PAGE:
Anna Jean Mayhew draws from her Charlotte roots and builds on the long tradition of North Carolina storytelling in this stunning coming-of-age debut. In August 1954, just after the Brown v. Board of Education decision, 13-year-old Jubie Watts of Charlotte and her fractured, puzzling family take a vacation for the first time without Jubie’s violent, alcoholic father. On the trip are Jubie’s chain-smoking mother (who’s quicker to criticize wrinkled drapes than give her own children a hug), her older born-again sister, two younger siblings, and their black maid Mary (the nurturer to the family). Just as Jubie notices the changes happening to her own body, like needing a tin of deodorant powder from her Meemaw while her other sisters receive charm bracelets and hair ribbons, she becomes aware of the increasing racism toward Mary as they head deeper and deeper south.
In alternating chapters sprinkled with Coke bottles, Marilyn Monroe, and other pop-culture references, strong-willed Jubie also looks back at recently revealed family secrets — her father’s roving eyes, her mother’s missing teeth, shortcuts in the family business — and begins to understand how they are slowly tearing the family apart. Perhaps the only person who might understand her feelings and longings is Leesum Fields, a 15-year-old black boy rescued by Mary and her church family. But Jubie knows that their newly formed friendship can put them in danger.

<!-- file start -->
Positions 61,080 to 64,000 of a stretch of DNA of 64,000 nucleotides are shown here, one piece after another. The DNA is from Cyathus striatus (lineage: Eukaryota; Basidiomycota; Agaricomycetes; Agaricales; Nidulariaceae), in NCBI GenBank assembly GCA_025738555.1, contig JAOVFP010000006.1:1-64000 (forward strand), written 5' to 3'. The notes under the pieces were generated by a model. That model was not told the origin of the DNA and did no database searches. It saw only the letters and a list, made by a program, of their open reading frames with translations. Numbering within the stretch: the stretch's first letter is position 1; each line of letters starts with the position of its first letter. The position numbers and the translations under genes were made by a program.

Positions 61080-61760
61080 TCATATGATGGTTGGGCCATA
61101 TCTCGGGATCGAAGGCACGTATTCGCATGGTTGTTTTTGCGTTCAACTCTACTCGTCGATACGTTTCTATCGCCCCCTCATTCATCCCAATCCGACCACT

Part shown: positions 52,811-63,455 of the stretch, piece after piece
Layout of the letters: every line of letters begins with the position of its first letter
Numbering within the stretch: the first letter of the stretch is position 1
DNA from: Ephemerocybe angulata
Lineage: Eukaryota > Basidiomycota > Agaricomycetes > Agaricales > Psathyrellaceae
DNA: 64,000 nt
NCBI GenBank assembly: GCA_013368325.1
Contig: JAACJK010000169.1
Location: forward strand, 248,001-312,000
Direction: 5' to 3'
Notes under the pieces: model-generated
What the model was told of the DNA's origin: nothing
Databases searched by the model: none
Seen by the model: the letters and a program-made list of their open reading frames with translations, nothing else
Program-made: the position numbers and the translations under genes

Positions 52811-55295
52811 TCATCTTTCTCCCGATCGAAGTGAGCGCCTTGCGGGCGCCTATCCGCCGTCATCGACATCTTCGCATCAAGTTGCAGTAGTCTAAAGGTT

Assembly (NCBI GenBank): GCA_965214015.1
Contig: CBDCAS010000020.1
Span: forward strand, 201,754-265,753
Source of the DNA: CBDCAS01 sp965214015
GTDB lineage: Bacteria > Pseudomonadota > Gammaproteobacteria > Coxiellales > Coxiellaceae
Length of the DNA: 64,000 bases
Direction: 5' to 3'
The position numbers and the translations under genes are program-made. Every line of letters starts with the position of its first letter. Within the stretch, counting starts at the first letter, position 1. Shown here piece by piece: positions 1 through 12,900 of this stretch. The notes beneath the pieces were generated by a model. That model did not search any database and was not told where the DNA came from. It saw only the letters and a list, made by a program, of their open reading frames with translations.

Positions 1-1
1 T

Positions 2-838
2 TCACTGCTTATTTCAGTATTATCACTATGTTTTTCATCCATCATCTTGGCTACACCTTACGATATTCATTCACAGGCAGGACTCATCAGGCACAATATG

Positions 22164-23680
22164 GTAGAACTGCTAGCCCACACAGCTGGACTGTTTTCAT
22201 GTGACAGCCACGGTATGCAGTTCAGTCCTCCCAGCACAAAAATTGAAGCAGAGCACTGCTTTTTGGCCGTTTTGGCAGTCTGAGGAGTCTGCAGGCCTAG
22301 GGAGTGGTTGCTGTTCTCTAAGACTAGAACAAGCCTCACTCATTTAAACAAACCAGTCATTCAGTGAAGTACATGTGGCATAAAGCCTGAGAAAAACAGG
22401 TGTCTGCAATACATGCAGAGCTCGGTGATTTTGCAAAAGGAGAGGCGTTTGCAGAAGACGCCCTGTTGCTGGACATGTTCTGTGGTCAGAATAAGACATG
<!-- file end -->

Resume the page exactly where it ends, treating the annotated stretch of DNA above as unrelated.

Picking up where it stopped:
Mayhew’s keen ear for dialect, complex characters, and sensitive descriptions of this turbulent time in American history fuel the taut story line. With all the tension, readers nervously wait for the spark to ignite the powder keg of hatred and cruelty. When tragedy does strike, they turn again to Jubie for healing and renewed hope.
Kensington Books. 2011, 352 pages, paperback, $15.